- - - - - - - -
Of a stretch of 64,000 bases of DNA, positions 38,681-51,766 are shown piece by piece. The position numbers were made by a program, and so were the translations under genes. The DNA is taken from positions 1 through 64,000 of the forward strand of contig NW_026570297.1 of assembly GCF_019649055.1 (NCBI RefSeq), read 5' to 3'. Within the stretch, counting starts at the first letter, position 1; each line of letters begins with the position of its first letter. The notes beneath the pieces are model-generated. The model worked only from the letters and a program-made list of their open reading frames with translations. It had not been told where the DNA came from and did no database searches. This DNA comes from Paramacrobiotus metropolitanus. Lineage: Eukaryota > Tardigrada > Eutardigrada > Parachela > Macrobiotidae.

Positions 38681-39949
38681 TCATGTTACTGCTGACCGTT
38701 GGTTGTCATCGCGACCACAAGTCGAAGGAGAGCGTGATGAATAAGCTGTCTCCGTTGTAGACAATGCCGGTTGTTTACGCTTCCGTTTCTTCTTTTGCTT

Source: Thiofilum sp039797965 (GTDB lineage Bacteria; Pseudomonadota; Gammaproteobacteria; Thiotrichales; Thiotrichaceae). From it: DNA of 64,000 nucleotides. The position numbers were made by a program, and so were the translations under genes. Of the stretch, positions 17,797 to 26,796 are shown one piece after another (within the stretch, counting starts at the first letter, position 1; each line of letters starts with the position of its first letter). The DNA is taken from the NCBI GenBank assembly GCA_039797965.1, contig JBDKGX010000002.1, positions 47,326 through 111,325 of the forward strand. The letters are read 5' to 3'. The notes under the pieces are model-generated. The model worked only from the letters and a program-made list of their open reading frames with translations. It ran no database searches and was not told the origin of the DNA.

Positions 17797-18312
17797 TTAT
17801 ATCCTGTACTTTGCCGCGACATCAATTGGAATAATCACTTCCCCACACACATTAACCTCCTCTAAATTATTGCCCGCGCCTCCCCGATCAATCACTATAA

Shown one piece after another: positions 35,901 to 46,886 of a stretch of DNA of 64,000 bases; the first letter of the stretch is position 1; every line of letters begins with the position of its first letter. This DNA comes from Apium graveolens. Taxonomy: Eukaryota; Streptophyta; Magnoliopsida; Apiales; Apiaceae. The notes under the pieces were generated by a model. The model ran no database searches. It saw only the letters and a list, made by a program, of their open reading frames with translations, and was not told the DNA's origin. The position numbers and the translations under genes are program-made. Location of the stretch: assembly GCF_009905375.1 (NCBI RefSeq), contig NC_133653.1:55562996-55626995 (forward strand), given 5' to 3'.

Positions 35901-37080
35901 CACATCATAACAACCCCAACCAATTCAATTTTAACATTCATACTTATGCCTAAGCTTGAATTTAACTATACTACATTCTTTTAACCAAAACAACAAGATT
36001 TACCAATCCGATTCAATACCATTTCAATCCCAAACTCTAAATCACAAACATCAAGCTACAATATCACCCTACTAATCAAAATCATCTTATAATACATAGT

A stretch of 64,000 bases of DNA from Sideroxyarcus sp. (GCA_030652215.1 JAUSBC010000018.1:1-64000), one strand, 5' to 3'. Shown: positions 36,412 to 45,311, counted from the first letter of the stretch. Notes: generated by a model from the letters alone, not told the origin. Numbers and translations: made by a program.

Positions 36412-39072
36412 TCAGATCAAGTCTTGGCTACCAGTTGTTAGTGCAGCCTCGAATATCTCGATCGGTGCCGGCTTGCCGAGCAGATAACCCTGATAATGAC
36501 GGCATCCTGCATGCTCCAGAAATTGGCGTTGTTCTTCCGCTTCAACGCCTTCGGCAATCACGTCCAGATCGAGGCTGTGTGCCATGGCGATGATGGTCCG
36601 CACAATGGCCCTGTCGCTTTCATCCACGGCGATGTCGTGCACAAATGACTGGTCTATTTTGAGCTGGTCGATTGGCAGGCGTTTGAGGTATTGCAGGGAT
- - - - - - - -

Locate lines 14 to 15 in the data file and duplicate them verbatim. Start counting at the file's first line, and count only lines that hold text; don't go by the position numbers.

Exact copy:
Positions 36412-39072
36412 TCAGATCAAGTCTTGGCTACCAGTTGTTAGTGCAGCCTCGAATATCTCGATCGGTGCCGGCTTGCCGAGCAGATAACCCTGATAATGAC